Severity: Critical Alert
Exit/Entry: Authorities in Guinea extend state of health emergency measures for 30 days from July 16 to curb the spread of COVID-19.
- Alert Begins: 16 Jul 2020 09:47 AM UTC
- Alert Expires: 17 Aug 2020 11:59 PM UTC
- Incident: COVID-19 restrictions
- Location(s): Nationwide (map)
- Time Frame: Through at least Aug. 16
- Impact: Severe travel and business disruptions
Authorities in Guinea have extended the country's state of health emergency measures through at least Aug. 16 as part of plans to curb the spread of coronavirus disease (COVID-19). Air borders will gradually reopen from July 17 for international and domestic flights. Opening protocols and operation plans will be announced in the coming days. Land and sea borders remain closed until further notice apart for the transportation of goods; transporters will be subject to heightened screening measures. Officials have updated curfew hours in Greater Conakry (Conakry, Coyah, and Dubreka) from 2300-0400 to 0000-0400. There are no curfews in place outside of this area. The government maintains that the wearing of face masks is mandatory in public and private spaces. Other measures which remain in place as of July 15 include:
- Places of worship remain open in areas where no cases of the disease have been recorded in 30 days.
- Restricted capacity on public transport vehicles in Conakry and the closure of nonessential facilities and businesses.
- Members of Guinean diaspora remain temporarily prohibitted from returning to the country, with the suspension of operations of diplomatic missions abroad also in place.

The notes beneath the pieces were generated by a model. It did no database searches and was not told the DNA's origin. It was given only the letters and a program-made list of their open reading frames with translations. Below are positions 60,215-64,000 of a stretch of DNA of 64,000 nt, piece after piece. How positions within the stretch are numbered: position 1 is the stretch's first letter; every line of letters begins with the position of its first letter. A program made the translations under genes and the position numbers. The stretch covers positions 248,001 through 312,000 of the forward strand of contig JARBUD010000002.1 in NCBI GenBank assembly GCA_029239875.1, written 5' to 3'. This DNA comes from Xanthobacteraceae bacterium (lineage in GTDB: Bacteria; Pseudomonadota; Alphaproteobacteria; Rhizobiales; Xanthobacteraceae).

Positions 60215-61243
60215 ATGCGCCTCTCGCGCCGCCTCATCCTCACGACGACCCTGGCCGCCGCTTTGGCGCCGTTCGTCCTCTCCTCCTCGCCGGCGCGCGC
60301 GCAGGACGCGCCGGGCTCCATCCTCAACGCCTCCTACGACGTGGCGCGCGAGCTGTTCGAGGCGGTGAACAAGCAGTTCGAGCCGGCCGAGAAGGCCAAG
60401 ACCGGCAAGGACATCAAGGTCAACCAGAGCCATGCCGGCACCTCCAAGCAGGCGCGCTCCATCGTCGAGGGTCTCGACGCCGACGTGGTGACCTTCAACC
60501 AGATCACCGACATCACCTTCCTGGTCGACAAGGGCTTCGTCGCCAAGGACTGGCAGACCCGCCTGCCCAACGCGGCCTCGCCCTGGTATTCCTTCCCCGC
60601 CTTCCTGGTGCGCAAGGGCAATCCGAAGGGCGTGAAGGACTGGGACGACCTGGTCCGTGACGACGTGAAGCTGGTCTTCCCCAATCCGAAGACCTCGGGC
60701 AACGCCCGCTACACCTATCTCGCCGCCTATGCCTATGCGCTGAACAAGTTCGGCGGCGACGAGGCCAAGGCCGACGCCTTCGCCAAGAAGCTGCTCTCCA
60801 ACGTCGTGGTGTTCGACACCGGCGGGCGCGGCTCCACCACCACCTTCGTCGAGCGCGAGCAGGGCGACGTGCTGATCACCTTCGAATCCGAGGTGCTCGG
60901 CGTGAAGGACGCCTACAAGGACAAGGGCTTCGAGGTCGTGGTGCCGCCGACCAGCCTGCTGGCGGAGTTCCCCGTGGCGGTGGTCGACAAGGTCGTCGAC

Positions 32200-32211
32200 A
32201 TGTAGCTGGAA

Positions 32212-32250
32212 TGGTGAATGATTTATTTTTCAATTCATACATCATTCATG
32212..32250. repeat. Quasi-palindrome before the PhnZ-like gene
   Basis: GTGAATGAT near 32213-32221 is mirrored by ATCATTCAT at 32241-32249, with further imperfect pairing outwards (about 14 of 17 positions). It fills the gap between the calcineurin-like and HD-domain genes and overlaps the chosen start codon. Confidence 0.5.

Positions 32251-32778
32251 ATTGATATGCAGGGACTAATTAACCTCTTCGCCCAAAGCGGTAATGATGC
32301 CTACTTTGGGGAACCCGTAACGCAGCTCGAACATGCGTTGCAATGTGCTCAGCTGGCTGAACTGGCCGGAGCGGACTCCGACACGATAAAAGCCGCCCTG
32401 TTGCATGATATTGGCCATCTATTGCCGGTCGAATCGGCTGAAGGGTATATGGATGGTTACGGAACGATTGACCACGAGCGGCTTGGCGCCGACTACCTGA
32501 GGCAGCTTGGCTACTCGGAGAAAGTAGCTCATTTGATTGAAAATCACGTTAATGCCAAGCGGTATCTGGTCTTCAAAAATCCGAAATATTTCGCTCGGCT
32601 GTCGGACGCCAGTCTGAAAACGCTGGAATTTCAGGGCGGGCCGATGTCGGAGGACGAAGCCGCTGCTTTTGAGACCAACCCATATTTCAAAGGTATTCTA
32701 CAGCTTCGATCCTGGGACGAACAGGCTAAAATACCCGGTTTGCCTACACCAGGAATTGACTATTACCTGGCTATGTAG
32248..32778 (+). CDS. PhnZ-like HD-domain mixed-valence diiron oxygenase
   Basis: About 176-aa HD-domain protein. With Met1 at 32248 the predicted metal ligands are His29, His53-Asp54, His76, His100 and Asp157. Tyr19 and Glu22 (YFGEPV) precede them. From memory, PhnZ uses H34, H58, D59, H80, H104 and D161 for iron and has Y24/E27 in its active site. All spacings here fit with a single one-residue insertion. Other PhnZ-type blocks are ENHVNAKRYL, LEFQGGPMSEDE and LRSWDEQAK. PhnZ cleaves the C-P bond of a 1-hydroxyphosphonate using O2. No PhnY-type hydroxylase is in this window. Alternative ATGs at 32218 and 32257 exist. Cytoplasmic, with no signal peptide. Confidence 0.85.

Authorities could further extend the state of emergency and/or expand any COVID-19-related restrictions with little to no advance notice.
Background and Analysis
The measures the government has taken correspond with similar actions introduced by other West African governments in recent weeks in response to the spread of COVID-19. COVID-19 is a viral respiratory disease caused by infection with the SARS-CoV-2 virus (previously known as 2019-nCoV). Symptoms occur 1-14 days following exposure (average of 3-7 days). These symptoms include fever, fatigue, cough, difficulty breathing, sometimes worsening to pneumonia and kidney failure - especially in those with underlying medical conditions. On March 11, the WHO declared the ongoing COVID-19 outbreak a pandemic.
Follow all official instructions. Abide by national health and safety measures. Reconfirm all travel arrangements. Consider delaying traveling if experiencing symptoms associated with COVID-19, as they may prompt increased scrutiny and delays. Liaise with trusted contacts for further updates and guidance. Maintain contact with your diplomatic representation. Ensure contingency plans account for further disruptive measures or extensions of current restrictions. Reconsider and reconfirm nonemergency health appointments.
Emphasize basic health precautions, especially frequent handwashing with soap and water, or an alcohol-based hand sanitizer if soap and water are unavailable. Practice good coughing/sneezing etiquette (i.e., covering coughs and sneezes with a disposable tissue, maintaining distance from others, and washing hands). There is no evidence that the influenza vaccine, antibiotics, or antiviral medications will prevent this disease, highlighting the importance of diligent basic health precautions.